Thursday 15 September 2011

Remembering the Few

The following post is based on a couple of posts I made last year on Scottish GENES, but as it is Battle of Britain Day today (15 SEP), I wanted to re-share on the new blog:

I don't care what people's views are on the United Kingdom, Scottish nationalism, British unionism, Presbyterianism, Catholicism, druidism or even absenteeism! One thing I think that everyone can agree on, no matter what race, colour or creed we are, is that if it had not been for The Few, the pilots who fought to defend British airspace and thereby prevent the necessary conditions for an invasion by the Germans during World War Two, we would quite frankly have been well and truly stuffed.

I had the great honour to meet many Battle of Britain pilots whilst working on two separate television programmes for the BBC and Channel Four many years ago. The first was Bob Doe. I first met Bob when working for BBC Bristol on War Walks series 2, a series presented by Professor Richard Holmes in 1997. We did a programme on The Blitz, but as a part of this spent a day filming at Duxford with Bob, to get the story of the Battle of Britain as part of the lead up. Unfortunately the entire sequence ended up on the cutting room floor, as the decision was taken in the edit to concentrate on the story of the bombing campaign.

However, because of this editorial vandalism I later suggested the idea of a programme on the Few to STV producer Ross Wilson for a Channel Four documentary a couple of years later - the upshot of this was that I had the pleasure of meeting Bob all over again (and this time he remained in the programme!)! One thing I remember about Bob was that he was very badly injured during the war - in fact, his face was almost removed, but thanks to the extraordinary skills of the plastic surgeons, you would not have known. Bob sadly passed away in February of last year - an obituary can be found at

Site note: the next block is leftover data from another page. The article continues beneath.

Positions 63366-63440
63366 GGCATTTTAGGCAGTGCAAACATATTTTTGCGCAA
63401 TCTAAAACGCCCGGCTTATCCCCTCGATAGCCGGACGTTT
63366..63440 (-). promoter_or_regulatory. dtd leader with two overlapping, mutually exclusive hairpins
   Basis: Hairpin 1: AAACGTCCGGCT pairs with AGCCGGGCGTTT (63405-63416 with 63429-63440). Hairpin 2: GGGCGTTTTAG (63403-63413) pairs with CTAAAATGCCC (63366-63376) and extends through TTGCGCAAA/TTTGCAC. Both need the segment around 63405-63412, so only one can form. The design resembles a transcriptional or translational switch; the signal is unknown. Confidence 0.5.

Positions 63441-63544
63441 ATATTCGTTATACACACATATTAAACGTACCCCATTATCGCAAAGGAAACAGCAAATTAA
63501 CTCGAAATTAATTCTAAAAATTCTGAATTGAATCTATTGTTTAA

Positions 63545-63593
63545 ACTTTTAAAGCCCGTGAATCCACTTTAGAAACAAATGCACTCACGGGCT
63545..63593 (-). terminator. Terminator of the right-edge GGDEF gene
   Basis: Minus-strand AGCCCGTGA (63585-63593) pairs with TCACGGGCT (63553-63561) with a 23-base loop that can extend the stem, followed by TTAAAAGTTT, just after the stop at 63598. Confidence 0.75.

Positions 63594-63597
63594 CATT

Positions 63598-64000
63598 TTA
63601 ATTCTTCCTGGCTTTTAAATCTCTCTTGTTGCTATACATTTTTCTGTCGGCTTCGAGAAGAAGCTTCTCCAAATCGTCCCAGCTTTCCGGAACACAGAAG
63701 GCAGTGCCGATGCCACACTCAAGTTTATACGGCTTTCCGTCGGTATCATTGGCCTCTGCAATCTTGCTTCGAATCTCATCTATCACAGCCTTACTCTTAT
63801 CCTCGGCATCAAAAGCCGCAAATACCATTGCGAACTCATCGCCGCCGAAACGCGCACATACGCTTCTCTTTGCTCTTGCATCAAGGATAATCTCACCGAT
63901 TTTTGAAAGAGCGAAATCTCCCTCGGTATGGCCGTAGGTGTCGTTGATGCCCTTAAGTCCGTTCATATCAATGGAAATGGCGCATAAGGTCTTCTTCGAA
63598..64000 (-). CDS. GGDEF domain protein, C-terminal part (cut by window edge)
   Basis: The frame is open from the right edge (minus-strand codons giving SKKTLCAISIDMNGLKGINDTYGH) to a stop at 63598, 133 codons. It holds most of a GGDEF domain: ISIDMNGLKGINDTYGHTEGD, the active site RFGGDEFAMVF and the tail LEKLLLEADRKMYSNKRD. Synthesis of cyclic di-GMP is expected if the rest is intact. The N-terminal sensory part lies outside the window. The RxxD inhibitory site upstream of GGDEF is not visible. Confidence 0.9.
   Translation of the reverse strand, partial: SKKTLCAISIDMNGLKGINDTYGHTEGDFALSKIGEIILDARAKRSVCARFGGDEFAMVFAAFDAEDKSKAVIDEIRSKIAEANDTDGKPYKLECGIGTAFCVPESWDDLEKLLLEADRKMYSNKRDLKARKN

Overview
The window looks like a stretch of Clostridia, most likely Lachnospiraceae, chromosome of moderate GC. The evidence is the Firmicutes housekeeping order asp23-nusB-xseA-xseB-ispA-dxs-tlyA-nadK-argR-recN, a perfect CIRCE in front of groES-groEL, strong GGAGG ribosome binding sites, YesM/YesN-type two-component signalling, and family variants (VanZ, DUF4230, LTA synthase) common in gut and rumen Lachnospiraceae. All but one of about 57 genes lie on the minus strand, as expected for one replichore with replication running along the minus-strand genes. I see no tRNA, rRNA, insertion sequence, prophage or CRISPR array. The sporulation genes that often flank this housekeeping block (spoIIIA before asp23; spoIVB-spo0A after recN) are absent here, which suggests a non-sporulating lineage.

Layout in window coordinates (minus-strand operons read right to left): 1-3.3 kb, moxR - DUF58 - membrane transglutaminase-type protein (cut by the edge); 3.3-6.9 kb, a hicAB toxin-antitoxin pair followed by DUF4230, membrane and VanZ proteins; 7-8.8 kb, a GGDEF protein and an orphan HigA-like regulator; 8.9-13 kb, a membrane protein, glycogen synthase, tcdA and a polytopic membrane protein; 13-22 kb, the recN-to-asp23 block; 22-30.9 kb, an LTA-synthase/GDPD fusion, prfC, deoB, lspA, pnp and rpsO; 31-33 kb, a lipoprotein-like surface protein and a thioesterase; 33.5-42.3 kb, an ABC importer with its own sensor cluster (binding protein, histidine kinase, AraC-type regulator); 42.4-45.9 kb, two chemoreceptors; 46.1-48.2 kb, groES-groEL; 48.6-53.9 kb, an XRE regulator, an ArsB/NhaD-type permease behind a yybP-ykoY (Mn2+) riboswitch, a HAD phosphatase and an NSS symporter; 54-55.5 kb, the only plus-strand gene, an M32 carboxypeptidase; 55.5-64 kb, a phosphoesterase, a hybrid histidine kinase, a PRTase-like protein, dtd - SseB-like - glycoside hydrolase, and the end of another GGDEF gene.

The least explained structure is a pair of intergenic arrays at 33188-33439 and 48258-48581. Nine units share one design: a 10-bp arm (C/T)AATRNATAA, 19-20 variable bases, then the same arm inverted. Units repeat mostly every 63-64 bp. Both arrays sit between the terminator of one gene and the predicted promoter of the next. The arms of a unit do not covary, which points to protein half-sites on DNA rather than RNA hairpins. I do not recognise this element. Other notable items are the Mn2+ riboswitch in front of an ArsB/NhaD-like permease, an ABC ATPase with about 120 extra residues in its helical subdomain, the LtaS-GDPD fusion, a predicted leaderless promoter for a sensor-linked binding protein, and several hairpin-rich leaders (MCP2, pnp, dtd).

In addition, I remember with a lot of affection and admiration Sergeant Pilot Iain Hutchinson, a Glasgow born lad who spent his final years in Dorset, and a more humble and unassuming get you could never meet. When filming a sequence with him in summer 2000 at Duxford beside one of the few remaining working Spitfires, I asked him when the last time he had ever sat in a Spitfire had been. When he replied it had been in the war, I asked him how he would feel if he ever got the chance to sit in one again? When his eyes just lit up I asked the pilot if he would mind, to which he offered no objection. I've seen many weird and wonderful things in my time so far, but the site of Iain legging it up onto the wing at his age and straight into the cockpit before the pilot had even finished drawing his breath will stay with me until the day I die! :)

There's a lot of myths about the Few, but there are also the tragic details you don't get to hear too often amidst the shouts of "Chocks away". Sgt Pilot Eric Cox was another pilot I had the pleasure of meeting on several occasions. Eric did not fly Spitfires or Hurricanes, but a converted Blenheim Bomber, going up on sorties at night. In an interview I did with him at his home for the same programme, his description of the screams of burning British airmen that could be heard over the open radio frequency, as their planes hurtled to their doom after being shot down, provided one of the most disturbing mental images of the horrors of war I have ever come across. Eric used to make little wood carvings in his shed, and kindly did one for me, and it sits in front of me in my office to this day as a reminder of another of life's true gents.

Sadly Bob, Iain and Eric, as well as their fellow comrades, are largely all now passed away. But if there is one story that I think every kid in the land should have drummed into them in their youth for ever more, it is the tale of how 3000 young lads held the line in the country's greatest moment of crisis.

Pic: Iain Hutchinson in 2000

Pic: Memento from Eric Cox


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